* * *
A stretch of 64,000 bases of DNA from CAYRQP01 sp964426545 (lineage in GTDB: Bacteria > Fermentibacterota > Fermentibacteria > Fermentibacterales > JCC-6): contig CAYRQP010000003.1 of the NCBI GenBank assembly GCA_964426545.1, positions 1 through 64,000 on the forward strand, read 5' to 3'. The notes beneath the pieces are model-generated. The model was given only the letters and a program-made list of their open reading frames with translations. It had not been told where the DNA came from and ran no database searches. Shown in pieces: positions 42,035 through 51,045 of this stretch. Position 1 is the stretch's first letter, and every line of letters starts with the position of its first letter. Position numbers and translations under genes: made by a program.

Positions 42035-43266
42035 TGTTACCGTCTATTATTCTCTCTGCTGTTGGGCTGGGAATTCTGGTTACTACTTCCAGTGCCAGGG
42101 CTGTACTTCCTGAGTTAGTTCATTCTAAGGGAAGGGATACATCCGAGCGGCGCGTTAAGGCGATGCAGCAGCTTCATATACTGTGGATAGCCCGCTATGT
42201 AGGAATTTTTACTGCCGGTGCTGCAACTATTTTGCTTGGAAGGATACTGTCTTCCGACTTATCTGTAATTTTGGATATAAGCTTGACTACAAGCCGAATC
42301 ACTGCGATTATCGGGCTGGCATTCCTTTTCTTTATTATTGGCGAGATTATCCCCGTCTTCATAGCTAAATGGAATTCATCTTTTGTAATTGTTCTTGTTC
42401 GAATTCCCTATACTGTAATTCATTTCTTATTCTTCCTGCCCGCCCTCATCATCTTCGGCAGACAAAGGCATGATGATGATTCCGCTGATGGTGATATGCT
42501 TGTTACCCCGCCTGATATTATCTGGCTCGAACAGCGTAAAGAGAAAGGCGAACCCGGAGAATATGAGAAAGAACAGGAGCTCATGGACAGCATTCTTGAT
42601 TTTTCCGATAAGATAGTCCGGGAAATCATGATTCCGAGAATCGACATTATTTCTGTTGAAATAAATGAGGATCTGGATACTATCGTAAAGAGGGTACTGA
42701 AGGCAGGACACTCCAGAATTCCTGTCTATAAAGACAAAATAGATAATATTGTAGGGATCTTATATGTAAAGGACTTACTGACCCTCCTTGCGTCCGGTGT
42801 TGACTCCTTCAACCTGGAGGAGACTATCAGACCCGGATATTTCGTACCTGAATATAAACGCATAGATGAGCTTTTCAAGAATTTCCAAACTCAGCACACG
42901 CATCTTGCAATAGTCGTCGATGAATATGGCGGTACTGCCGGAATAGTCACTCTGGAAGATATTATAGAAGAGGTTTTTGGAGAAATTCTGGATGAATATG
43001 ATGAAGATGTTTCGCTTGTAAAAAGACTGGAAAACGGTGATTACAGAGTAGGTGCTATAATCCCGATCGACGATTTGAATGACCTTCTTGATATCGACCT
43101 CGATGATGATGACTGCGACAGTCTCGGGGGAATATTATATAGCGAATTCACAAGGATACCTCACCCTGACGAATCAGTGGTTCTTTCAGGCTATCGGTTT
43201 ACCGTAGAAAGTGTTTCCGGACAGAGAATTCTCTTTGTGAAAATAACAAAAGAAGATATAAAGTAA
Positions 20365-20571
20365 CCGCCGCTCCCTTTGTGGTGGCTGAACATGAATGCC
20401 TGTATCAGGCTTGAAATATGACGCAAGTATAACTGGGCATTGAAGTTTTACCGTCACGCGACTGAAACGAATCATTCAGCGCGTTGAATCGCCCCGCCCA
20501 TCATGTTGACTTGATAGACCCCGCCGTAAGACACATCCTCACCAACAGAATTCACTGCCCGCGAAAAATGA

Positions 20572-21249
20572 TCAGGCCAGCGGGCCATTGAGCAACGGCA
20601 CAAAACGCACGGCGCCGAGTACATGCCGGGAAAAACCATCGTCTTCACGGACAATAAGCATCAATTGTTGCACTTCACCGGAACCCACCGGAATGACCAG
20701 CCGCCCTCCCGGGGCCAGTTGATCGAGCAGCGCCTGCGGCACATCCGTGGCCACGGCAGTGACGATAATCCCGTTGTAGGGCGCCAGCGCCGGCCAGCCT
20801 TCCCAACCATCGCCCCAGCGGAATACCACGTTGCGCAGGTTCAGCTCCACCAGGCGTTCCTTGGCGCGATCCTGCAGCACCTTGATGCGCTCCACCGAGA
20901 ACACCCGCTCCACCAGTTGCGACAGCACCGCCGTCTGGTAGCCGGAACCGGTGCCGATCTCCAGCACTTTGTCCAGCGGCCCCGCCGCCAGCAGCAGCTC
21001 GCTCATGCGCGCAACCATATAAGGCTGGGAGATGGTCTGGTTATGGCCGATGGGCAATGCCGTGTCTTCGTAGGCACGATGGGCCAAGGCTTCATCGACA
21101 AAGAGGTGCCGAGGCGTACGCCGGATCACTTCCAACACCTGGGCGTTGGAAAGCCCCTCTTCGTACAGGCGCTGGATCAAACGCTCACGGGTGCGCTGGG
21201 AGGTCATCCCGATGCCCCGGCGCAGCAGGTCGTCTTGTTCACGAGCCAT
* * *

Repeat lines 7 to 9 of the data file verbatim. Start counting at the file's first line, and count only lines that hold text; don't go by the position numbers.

42401 GAATTCCCTATACTGTAATTCATTTCTTATTCTTCCTGCCCGCCCTCATCATCTTCGGCAGACAAAGGCATGATGATGATTCCGCTGATGGTGATATGCT
42501 TGTTACCCCGCCTGATATTATCTGGCTCGAACAGCGTAAAGAGAAAGGCGAACCCGGAGAATATGAGAAAGAACAGGAGCTCATGGACAGCATTCTTGAT
42601 TTTTCCGATAAGATAGTCCGGGAAATCATGATTCCGAGAATCGACATTATTTCTGTTGAAATAAATGAGGATCTGGATACTATCGTAAAGAGGGTACTGA